About this Episode:

Dr. Lauren Shure, current president of Counselors for Social Justice, moderates a panel of counselor educators and community leaders including Dr. Ebony White, Mr. Darren Green. Dr. Darius Green, and Dr. Michael Hannon, on the counseling profession’s historic complicity with systemic racism, challenges and barriers counselors face when confronting white supremacy in our own lives and the helping professions at large, and how we can draw on our training as counselors to dismantling white supremacy and systemic racism in our lives, our profession, and the world around us.

About the Panel:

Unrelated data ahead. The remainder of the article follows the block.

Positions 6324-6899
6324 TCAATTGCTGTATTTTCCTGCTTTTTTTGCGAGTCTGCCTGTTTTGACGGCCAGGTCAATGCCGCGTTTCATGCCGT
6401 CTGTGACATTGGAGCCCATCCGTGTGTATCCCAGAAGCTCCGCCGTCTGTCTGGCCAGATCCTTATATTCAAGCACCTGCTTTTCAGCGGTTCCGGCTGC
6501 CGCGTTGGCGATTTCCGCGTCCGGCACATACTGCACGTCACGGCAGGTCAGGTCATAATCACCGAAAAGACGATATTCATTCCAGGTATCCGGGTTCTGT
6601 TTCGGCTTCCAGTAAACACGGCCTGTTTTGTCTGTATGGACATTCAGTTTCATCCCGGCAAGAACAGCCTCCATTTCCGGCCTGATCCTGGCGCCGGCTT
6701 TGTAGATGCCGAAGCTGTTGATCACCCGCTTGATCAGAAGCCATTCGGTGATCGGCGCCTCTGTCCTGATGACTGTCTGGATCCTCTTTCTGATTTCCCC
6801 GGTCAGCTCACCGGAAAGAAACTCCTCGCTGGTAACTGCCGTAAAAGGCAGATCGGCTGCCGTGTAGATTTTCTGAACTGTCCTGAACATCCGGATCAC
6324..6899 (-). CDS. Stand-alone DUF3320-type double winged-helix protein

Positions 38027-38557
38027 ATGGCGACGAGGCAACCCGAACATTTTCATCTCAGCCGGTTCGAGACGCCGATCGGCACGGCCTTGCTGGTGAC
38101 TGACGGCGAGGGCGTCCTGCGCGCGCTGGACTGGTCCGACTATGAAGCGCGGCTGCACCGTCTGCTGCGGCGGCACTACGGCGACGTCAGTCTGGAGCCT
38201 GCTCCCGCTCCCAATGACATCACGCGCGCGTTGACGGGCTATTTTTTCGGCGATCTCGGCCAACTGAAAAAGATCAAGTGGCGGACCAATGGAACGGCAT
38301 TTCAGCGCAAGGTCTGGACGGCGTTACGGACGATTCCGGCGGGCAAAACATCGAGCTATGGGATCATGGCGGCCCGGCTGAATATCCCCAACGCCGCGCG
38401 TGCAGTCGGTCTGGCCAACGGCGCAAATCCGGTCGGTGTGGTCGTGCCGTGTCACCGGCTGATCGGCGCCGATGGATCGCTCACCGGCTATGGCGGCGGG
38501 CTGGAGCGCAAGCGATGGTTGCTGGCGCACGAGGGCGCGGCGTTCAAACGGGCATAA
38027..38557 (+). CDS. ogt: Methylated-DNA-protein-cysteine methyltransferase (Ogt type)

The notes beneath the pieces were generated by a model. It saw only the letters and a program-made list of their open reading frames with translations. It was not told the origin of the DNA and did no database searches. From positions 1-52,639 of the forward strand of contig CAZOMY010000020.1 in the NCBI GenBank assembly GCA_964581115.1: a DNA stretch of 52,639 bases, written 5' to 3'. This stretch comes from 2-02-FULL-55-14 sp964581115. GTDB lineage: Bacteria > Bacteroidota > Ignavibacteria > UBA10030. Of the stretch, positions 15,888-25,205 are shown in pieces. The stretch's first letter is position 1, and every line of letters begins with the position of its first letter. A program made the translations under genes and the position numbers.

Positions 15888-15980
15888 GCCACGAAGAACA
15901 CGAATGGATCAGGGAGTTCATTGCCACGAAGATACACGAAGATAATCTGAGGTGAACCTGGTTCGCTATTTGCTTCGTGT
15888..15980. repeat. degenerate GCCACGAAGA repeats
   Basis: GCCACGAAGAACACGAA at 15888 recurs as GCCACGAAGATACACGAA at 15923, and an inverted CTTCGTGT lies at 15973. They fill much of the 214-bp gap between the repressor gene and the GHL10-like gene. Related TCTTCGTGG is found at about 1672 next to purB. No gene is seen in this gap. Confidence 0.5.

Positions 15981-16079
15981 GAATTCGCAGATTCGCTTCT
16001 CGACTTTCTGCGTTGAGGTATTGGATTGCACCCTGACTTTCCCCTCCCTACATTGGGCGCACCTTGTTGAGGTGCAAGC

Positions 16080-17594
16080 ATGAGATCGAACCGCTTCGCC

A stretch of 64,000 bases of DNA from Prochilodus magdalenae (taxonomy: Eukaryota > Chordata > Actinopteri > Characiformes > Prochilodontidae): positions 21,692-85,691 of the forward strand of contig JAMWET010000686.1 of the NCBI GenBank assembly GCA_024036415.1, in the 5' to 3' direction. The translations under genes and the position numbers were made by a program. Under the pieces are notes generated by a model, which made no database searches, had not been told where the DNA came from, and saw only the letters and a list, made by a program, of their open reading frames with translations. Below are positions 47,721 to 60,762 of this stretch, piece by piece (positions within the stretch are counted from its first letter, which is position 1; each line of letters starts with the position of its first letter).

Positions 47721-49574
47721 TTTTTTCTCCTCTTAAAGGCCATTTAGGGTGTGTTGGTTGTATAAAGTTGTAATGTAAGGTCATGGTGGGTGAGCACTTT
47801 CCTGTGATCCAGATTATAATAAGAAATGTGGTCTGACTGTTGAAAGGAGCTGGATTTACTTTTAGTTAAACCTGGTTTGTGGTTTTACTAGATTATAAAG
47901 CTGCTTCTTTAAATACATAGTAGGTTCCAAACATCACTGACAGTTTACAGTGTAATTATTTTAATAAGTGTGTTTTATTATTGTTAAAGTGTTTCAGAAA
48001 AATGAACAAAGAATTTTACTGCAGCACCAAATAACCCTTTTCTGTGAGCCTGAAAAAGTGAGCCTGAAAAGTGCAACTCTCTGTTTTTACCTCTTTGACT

Dr. Ebony White is a Licensed Professional Counselor in New Jersey, a National Certified Counselor, and an Approved Clinical Supervisor. She is an Assistant Clinical Professor in the Department of Counseling and Family Therapy and the Program Director of the Master in Addiction’s Counseling program at Drexel University. As the Executive Director of the Center for Mastering and Refining Children’s Unique Skills (MARCUS), a non-profit organization, she focuses on expanding developmental pathways for at-promise adolescents in Trenton, NJ through counseling, mentoring, and tutoring. She also provides multicultural and mental health training for law enforcement, religious leaders, educators and community members.